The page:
The turnaround, for Tina, has been remarkable. ‘Very soon after I started treatment, I got a call from the girl at the hospital. She said, ‘Oh my God, you’ll never guess what,’ and I braced myself, because I thought she was going to give me bad news. But instead, she told me my tumours had disappeared. They couldn’t see any cancer on scans.’

So-called mRNA vaccine technology is at the heart of this advance – the same technology that is used in the Pfizer and Moderna Covid jabs.

Short for messenger RNA, mRNA is found inside cells: it’s the genetic code the body uses to produce proteins, molecules that form the building blocks of new cells, hormones, enzymes and other compounds.

The vaccines work by introducing man-made mRNA into the body, programmed with codes that instruct it to produce specific protein molecules. In the case of the Covid vaccines, the injected mRNA tells cells to produce versions of the spike protein that covers the outside of the Covid virus.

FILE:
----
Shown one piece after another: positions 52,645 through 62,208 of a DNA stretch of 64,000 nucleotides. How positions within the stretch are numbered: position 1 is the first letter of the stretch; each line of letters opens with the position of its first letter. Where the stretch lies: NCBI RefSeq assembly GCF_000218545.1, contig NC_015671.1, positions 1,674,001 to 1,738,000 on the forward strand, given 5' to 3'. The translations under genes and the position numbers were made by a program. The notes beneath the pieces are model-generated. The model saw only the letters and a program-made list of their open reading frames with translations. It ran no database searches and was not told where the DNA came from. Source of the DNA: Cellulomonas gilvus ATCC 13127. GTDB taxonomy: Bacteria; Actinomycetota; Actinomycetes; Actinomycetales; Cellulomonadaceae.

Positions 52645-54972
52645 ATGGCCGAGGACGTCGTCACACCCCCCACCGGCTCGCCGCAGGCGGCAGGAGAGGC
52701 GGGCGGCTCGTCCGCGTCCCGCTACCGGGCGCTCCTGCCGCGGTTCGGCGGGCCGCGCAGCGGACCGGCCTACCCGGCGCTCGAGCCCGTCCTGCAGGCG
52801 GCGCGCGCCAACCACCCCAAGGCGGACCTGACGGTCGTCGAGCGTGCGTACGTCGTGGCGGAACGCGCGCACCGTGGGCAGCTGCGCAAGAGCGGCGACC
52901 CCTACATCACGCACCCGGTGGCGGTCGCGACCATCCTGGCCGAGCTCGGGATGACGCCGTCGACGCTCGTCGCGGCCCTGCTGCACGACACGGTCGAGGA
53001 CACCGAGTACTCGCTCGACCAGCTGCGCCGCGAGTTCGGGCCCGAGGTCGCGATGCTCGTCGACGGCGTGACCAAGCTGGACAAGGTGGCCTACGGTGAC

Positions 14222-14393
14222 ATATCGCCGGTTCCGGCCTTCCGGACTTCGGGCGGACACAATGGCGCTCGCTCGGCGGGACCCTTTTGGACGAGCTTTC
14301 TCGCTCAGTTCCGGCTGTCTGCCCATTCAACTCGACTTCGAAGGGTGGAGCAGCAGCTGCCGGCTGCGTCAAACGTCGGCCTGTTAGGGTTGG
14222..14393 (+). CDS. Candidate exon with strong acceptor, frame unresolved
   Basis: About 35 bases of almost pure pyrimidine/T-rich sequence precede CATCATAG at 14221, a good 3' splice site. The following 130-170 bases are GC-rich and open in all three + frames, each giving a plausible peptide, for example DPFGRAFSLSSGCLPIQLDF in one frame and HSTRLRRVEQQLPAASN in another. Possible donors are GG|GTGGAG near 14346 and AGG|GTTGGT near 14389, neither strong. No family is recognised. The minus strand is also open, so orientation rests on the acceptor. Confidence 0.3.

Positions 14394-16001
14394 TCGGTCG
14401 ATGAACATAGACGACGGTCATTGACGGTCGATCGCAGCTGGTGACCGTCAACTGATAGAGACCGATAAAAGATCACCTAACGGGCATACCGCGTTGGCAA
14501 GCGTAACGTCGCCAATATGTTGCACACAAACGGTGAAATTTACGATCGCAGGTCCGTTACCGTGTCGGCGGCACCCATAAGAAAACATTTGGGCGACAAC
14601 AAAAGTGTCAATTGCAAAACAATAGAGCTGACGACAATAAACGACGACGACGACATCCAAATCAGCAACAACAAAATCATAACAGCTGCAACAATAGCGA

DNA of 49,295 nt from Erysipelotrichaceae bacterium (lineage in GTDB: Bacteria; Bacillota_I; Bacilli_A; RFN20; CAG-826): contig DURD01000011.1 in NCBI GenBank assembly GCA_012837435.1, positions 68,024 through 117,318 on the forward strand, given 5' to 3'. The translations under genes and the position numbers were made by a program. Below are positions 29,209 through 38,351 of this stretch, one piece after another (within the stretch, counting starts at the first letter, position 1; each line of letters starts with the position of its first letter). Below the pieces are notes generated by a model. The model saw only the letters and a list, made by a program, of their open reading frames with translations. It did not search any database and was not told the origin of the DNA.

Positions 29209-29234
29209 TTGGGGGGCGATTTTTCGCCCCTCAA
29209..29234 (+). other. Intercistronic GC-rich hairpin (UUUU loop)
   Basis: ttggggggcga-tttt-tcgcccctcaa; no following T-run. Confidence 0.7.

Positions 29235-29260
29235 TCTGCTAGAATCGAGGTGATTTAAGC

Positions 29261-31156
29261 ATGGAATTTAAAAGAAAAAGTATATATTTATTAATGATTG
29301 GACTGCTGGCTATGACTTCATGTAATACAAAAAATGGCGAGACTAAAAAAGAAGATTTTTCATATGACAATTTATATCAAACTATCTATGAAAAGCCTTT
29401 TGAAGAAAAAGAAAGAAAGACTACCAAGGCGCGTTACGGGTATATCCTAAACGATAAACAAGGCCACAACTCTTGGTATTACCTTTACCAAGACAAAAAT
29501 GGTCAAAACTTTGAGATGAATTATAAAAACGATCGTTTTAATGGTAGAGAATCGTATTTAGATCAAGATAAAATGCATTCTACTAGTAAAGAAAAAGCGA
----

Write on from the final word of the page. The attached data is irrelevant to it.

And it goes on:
This is harmless, but helps prime the body’s immune system to fight the infection, stimulating it to create antibodies that ‘recognise’ the Covid spike protein.

It means the body is ready to fight real Covid viruses, should they ever try to invade.

This is a completely new way of creating vaccines.

Conventional vaccines work by injecting parts of a virus itself to ‘teach’ the immune system to begin producing antibodies.

The mRNA method is both a faster and more affordable means of developing vaccines, because the vaccine doesn’t require any live biological components like conventional vaccines do.

And, significantly, mRNA vaccine technology could, in theory, be used to engineer any protein the body needs to boost immunity and fight diseases such as cancer or rare genetic conditions.